This work marked a milestone in Kate’s PhD thesis, which was awarded in January 2019 by the University of Bristol, UK. At the time of the manuscript’s submission, Kate was a second-year postdoc at the University of Sao Paulo, Brazil and, even if working on different systems and approaches, has broadly continued with this research. She is currently looking for different structural patterns across networks of several interaction types and exploring how they influence the spread of effects across species.
Each year Journal of Animal Ecology awards the Elton Prize to the best Research Article in the journal by an early career researcher. Today we present the shortlisted papers for this year’s award, based on the 2021 (90th) volume of the journal.
The winner will be selected in the coming weeks so follow the blog and watch this space for future announcements!
A topical challenge in ecology is to understand how temperature affects the complex ways in which species interact, with important implications for community structure, dynamics and ultimately stability. For example, it is known that rising temperatures can strengthen predator-prey interactions by increasing the feeding rate of predators. But how warming influences the dependency of predator feeding rates on prey abundances (traditionally categorized into Type I, II and III functional responses) is poorly understood. This is important as the type of functional response has a strong effect on population and community stability.
In this paper, Uriah and colleagues provide a fine example of how a combination of experimentation and modelling, using a ciliate predator-prey study system, can bring to light an important mechanism by which warming affects stability. Uriah found that increasing temperature can destabilize predator-prey interactions by shifting the interaction from Type III (stabilizing) to Type II (destabilizing). This under-appreciated mechanism has a range of implications for numerous theoretical studies, which have hitherto ignored it, hence the results of the study are likely to make a significant contribution to the field.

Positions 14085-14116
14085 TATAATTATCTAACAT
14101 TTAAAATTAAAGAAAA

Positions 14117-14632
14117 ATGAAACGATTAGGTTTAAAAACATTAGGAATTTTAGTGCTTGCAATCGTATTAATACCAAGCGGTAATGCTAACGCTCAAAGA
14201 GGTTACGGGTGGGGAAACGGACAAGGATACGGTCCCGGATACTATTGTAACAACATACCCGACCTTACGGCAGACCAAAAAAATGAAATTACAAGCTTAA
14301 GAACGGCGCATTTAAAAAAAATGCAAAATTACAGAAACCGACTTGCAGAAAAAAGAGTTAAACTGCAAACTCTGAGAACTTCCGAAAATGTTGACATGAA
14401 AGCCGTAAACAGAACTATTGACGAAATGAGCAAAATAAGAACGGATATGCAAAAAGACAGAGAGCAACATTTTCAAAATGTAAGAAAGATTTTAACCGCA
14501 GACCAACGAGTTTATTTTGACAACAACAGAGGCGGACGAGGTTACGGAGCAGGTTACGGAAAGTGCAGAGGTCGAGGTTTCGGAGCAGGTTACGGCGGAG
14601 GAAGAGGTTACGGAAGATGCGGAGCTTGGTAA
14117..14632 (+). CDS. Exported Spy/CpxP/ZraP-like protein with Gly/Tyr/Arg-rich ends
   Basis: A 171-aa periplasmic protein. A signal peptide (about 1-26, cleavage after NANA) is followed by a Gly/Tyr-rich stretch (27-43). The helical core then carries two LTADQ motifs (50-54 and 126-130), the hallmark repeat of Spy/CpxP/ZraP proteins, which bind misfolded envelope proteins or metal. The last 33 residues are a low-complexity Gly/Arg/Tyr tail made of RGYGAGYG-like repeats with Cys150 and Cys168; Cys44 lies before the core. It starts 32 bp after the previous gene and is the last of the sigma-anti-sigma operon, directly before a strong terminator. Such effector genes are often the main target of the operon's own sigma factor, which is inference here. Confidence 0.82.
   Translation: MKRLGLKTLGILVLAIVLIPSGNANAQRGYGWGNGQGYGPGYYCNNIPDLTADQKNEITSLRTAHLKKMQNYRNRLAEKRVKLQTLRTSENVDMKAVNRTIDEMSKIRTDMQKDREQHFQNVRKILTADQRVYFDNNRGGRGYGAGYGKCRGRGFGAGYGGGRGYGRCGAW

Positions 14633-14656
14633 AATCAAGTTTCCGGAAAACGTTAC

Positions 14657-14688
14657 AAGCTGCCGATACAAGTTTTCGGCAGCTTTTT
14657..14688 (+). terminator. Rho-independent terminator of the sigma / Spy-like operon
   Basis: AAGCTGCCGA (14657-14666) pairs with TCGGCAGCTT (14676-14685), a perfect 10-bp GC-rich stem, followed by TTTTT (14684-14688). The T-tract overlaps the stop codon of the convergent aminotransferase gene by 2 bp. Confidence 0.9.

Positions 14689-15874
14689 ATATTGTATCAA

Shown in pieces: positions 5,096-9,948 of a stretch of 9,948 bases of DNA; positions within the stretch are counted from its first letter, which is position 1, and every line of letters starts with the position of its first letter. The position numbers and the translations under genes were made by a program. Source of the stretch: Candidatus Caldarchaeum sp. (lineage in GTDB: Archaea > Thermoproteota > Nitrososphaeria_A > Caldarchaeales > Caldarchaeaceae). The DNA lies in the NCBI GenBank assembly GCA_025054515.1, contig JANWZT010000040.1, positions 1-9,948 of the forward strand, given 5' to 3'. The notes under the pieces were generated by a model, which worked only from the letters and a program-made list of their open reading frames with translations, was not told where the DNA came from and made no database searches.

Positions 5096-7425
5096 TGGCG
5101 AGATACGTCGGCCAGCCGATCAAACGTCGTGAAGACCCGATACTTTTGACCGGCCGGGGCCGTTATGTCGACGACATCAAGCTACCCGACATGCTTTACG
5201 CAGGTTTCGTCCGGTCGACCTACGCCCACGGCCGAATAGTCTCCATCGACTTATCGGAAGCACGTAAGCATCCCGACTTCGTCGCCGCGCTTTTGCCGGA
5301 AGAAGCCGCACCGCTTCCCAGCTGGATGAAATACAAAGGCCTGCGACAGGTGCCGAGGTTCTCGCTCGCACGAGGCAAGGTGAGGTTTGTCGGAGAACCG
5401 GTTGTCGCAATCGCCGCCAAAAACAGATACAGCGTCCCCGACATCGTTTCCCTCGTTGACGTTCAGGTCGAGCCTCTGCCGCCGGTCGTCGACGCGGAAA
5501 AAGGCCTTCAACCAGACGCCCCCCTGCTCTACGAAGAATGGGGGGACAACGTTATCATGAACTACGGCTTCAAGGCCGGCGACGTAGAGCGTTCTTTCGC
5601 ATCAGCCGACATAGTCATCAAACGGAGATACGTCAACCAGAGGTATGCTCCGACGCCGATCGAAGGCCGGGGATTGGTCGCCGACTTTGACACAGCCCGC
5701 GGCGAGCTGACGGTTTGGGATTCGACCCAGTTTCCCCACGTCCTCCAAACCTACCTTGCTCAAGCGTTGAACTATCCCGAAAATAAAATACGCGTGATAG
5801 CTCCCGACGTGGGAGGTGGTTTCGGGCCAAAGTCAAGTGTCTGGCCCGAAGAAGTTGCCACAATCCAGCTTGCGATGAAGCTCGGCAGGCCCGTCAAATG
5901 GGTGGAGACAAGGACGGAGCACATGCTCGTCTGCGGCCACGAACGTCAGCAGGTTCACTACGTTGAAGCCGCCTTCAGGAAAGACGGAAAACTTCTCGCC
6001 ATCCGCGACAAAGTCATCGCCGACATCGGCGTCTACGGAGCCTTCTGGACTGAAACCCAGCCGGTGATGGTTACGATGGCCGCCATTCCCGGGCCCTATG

In choosing a winner for this year’s Elton Prize, the Editors were also impressed how Uriah had designed, executed and mostly completed this paper as an undergraduate. His critical thinking and attention to detail including some smaller experiments to minimize measurement error is apparent throughout the paper and exemplifies the quality and standard of work we expect at the Journal of Animal Ecology.
Uriah Daugaard began the work that led to this publication during his Bachelor of Science studies in Biology at the University of Zurich. The project was concluded during his Master of Science studies in Biostatistics at the same university, from which Uriah graduated in March 2020. In May 2020 Uriah is starting his PhD studies in Ecology with Prof. Dr. Owen Petchey at the University of Zurich. For his doctorate studies, he will work on the Swiss National Science Foundation project Advancing the limits of ecological forecasting in changing environments using very long-term experimentation with micro-ecosystems. In this project, laboratory-based aquatic ecosystems composed by diverse bacteria, protists and metazoans will be used to thoroughly sample a wide range of variables – from individuals to the ecosystems as a whole – over thousands of generations and under multiple treatments. The general aim is to explore the limits of how forecastable the different variables are and to determine the biological mechanisms that lead to the differences in the observed forecast skill of these variables.
Find the winning paper as well as the shortlisted papers for the 2019 Elton Prize in this virtual issue.